A wildlife sanctuary near Portland, Oregon has been cited and fined $5,600 for allegedly violating key safety protocols enforced by the state, which likely contributed to the mauling and death of a sanctuary worker in November. Oregon's Occupational Safety and Health Division (OSHA) began an investigation of the WildCat Haven refuge after the bloodied body of employee Renee Radziwon-Chapman was discovered inside a cougar enclosure last year.
OSHA's findings indicate that Radziwon-Chapman was alone at the time she was mauled by two cougars, who were roaming freely inside their enclosure, in violation of the state's two-person safety mandate. According to cell phone messages uncovered during the investigation, Radziwon-Chapman had spoken repeatedly with the sanctuary's owner, Cheryl Tuller, about "the need for more help" in animal care.
"This organization didn't have a large number of employees and it had allowed other people to work alone with the cats in the past," Michael Wood, an Oregon OSHA administrator, told the Associated Press. "The employers clearly knew the keeper was working alone. It was a frequent occurrence, it happened with some regularity."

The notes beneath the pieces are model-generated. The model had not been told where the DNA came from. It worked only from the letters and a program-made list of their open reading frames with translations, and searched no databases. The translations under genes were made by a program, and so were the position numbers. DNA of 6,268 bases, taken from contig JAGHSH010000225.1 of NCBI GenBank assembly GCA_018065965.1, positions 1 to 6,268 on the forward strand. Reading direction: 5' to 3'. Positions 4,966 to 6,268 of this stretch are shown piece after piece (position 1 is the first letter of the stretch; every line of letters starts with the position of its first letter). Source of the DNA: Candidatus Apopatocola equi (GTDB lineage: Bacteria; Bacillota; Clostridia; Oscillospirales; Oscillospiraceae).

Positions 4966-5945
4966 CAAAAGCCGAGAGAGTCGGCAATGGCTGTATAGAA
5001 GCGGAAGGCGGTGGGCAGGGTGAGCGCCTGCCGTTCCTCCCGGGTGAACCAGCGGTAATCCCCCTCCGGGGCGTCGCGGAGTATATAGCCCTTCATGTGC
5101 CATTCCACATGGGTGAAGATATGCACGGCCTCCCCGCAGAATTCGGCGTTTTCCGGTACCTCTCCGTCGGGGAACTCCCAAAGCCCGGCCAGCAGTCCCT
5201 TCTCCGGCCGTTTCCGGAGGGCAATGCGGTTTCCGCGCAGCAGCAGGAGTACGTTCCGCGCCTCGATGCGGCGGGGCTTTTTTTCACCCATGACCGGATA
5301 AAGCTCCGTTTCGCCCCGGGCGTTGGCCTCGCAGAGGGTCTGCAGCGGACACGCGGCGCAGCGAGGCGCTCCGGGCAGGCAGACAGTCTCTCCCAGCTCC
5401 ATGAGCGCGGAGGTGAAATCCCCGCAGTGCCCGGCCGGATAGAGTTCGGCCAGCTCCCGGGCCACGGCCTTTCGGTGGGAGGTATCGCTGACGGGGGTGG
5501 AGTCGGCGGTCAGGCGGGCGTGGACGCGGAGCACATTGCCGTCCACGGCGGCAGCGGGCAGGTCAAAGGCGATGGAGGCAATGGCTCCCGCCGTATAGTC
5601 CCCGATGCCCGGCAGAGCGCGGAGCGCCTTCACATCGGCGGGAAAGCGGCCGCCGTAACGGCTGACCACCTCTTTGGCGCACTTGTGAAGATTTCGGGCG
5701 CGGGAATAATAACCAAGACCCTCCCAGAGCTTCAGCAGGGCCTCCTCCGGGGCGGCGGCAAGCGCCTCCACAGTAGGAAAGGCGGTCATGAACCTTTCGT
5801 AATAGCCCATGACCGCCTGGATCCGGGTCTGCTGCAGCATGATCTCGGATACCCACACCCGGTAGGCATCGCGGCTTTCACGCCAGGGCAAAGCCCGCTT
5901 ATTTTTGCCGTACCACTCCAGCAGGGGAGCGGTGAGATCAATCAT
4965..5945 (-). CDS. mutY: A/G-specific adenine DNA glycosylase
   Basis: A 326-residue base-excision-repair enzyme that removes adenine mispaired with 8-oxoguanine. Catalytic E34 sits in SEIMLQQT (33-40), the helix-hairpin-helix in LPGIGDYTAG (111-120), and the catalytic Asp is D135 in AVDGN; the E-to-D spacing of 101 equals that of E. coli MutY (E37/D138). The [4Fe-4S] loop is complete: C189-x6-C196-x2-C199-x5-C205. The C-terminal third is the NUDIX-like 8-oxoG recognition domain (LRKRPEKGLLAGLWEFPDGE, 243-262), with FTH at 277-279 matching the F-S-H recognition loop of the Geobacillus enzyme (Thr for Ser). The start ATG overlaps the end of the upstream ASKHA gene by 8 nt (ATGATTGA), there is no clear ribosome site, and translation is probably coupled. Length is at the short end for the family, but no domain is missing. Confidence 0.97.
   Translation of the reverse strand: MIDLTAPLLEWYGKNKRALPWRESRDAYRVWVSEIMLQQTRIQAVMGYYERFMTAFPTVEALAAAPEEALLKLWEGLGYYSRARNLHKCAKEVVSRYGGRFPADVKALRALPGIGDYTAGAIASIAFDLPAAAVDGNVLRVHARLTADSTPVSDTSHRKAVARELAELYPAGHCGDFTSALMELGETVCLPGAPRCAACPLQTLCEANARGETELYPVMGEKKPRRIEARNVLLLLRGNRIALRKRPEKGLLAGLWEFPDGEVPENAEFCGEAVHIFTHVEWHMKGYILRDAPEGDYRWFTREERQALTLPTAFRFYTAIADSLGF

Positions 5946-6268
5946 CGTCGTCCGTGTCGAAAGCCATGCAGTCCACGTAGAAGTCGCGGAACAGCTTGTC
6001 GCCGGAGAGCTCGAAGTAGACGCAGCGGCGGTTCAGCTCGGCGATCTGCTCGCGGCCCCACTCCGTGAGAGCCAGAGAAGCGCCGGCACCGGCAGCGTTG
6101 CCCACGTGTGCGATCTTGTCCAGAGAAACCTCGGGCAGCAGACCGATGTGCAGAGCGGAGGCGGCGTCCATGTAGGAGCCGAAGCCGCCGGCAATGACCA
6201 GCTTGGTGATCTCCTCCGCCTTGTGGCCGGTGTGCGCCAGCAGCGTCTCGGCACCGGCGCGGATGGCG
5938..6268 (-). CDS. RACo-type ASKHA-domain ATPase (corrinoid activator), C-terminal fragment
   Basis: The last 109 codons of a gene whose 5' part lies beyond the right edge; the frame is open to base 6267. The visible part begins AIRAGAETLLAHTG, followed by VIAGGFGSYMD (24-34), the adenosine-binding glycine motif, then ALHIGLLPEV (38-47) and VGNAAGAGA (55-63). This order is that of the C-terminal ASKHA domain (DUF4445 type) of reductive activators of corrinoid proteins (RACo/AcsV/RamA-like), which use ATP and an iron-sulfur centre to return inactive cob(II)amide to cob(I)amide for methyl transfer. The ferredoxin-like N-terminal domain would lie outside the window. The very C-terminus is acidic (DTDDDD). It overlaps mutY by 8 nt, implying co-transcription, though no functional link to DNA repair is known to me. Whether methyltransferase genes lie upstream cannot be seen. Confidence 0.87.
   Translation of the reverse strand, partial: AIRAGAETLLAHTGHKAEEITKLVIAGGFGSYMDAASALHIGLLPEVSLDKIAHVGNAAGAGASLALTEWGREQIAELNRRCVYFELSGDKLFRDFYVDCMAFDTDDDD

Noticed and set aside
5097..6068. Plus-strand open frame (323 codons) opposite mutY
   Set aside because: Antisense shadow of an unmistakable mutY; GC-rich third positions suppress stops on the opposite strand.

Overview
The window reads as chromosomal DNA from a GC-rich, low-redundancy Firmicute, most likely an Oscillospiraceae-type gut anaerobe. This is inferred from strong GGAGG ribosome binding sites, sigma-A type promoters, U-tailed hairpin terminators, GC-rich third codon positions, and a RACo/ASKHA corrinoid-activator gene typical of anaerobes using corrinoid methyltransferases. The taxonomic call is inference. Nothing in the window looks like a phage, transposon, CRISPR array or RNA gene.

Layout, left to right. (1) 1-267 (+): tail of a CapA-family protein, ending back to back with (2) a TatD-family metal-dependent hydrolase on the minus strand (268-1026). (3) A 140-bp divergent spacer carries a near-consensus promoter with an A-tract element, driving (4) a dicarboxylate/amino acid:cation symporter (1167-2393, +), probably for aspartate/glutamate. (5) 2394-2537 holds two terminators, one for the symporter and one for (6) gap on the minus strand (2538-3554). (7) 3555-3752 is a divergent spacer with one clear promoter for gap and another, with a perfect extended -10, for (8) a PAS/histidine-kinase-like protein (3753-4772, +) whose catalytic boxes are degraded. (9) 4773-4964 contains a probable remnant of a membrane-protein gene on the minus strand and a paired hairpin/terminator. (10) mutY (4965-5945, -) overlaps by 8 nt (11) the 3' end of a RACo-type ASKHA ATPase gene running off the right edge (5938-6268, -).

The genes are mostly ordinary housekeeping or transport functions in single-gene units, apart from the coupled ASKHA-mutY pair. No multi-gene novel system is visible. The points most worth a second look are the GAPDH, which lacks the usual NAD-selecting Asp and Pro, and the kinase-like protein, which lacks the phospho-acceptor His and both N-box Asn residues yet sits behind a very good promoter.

WildCat Haven has been issued the maximum penalty for an organization of its size and will now have the opportunity to appeal the citation. According to a statement from the sanctuary's lawyer, WildCat Haven has already worked to address the safety violations in question. Radziwon-Chapman's mother, Carol Radziwon, told The Oregonian that while she feels it's only right that WildCat Haven incur penalties for failing to comply with safety regulations, no fine -- large or small -- will change what happened to her daughter. "I'm glad they're being held accountable," Radziwon said. "But no amount of punishment, no amount of fines, no amount of anything is going to bring Renee back and fill the hole she's left in all of us."